Mr. Speaker, it has been 32 years since the femicide at École Polytechnique, in which 14 women were killed and 14 others were injured.
Communities, families and friends were plunged into grief when they lost a loved one to this massacre, this senseless act of violence.
This hate crime attacked the fundamental rights of women and girls everywhere, including our right to security, equality and education. It shook Canada's conscience to the core. It was a day of reckoning, forcing the country to accept this crisis of violence women are faced with, far too often absent of supports as a result of generations of systems that have chosen to turn a blind eye to this violence, a crisis of violence that continues to be perpetuated.
As we gather here today to mourn the massacre at the École Polytechnique, the crisis of violence against women and diverse-gendered peoples continues. In 2020 alone, 160 women were murdered, which means a woman is killed every other day on average, and girls younger than 11 years old experience the highest rate of homicides.
Tragically, rates of violence have increased even more since the pandemic and are 400 times higher in some areas. Inaction costs lives. Almost 50% of femicides are committed by an intimate partner, and women are five times more likely to be killed by their intimate partner.
This experience of violence impacts all age groups, including half of all women, who experience at least one incident of gender-based violence before the age of 16, 30% of women 15 or older, who report experiencing a sexual assault at least once, and the over 6,000 women and children who sleep in shelters on any given night because it is not safe at home.
This epidemic of violence is even more pronounced when viewed through an intersectional lens. Women with a disability are three times more likely to experience violent victimization compared to women living without a disability. Trans individuals are more likely to have experienced violence by the age of 15 and are also more likely to experience inappropriate behaviours in public, online and at work than cisgender individuals.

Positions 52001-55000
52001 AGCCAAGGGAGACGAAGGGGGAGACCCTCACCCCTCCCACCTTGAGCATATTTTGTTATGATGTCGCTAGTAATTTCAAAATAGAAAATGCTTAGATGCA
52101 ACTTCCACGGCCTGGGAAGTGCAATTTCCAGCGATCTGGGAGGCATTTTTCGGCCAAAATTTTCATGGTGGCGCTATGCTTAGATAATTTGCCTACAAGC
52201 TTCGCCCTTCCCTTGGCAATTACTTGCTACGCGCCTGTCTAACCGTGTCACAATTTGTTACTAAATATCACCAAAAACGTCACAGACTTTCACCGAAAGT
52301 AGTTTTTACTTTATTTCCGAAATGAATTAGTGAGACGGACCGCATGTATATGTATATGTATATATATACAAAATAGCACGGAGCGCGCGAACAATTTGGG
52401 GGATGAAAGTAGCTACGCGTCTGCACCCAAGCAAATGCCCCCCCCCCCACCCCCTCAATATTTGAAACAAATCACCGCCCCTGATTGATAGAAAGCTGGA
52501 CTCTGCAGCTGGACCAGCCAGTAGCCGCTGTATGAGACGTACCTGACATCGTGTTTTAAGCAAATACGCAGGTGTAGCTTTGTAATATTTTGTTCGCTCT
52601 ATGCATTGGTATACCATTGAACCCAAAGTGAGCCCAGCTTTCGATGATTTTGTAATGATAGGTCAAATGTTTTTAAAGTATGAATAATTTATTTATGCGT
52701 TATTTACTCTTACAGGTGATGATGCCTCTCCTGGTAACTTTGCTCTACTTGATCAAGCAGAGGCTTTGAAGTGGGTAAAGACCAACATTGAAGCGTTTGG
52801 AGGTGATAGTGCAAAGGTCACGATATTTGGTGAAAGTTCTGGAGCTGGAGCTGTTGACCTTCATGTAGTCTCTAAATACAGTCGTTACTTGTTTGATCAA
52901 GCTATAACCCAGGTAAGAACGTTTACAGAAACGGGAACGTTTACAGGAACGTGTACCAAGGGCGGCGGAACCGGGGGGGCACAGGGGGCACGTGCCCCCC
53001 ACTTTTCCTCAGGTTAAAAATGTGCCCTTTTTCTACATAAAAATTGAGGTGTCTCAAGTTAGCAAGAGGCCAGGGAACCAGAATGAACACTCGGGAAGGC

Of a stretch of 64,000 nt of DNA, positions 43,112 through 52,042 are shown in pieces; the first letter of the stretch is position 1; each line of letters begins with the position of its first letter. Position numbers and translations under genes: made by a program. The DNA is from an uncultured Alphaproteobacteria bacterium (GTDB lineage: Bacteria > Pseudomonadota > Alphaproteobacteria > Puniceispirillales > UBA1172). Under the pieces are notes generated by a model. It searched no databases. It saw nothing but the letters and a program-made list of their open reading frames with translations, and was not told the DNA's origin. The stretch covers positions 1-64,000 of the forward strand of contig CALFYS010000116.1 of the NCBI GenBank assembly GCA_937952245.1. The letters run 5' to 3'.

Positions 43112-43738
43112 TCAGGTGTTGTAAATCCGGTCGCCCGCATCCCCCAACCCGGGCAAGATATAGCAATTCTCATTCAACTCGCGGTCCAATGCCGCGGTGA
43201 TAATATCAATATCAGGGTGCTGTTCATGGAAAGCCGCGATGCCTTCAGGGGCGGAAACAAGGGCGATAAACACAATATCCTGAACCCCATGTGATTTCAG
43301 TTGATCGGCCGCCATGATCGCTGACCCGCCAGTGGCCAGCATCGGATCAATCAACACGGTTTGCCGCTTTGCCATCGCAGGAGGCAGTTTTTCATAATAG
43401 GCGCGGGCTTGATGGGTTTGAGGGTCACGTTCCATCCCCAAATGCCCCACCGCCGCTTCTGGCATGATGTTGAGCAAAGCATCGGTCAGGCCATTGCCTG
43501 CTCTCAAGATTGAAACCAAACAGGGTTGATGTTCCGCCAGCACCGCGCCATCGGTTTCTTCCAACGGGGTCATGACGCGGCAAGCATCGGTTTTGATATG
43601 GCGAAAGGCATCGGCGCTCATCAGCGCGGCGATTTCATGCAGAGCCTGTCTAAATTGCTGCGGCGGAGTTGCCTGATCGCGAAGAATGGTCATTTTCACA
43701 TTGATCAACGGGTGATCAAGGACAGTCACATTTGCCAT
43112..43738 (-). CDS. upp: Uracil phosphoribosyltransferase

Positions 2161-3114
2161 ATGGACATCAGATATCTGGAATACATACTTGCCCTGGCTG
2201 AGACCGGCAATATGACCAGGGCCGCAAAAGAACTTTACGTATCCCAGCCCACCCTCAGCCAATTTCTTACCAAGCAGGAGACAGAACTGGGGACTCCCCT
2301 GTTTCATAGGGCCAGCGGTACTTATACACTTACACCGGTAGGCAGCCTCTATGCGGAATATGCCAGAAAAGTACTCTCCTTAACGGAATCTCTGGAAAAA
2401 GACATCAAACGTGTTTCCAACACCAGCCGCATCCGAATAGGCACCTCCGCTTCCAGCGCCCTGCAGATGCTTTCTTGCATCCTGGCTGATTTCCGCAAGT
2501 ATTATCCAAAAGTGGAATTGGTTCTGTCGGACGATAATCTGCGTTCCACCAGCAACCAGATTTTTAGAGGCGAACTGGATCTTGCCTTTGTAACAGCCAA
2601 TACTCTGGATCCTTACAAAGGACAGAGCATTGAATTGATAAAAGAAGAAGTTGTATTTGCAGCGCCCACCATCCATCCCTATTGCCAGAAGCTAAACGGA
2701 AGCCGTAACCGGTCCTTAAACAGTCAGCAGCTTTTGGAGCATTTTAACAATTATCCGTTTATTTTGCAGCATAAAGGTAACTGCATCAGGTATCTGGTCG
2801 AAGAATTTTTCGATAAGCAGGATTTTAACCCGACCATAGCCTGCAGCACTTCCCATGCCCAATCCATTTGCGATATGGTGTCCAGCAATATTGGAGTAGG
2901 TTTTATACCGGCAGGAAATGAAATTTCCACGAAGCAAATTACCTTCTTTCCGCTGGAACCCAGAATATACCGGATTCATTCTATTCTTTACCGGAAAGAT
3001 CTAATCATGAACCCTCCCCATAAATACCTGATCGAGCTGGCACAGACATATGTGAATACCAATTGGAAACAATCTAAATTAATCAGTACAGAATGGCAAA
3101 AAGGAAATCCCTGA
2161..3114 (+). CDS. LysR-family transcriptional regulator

Indigenous women are killed at seven times the rate of non-indigenous women. This is a recognized genocide against indigenous women, girls and two-spirit individuals that has become so normalized in this country that when a young Gitxsan woman's door was violently torn down by the RCMP using an axe and a chainsaw, it barely made the news.
Today I wish to honour all the women who lost their lives at École Polytechnique by calling on all members of this House to stop talking and immediately act. Gender equality is a human right, and failing to protect this fundamental right results in the loss of life, precious lives: our sisters, our mothers, our aunties, our grandmothers and our daughters.
My NDP colleagues and I want the families who lost a loved one in this tragic massacre to know that, today and every day, we honour Geneviève Bergeron, Hélène Colgan, Nathalie Croteau, Barbara Daigneault, Anne‑Marie Edward, Maud Haviernick, Maryse Laganière, Maryse Leclair, Anne‑Marie Lemay, Sonia Pelletier, Michèle Richard, Annie St‑Arneault, Annie Turcotte and Barbara Klucznik-Widajewicz.
Enough is enough. We remember them. We will remember them through our actions. May they feel, for all eternity, the warm embrace of their ancestors. They are loved.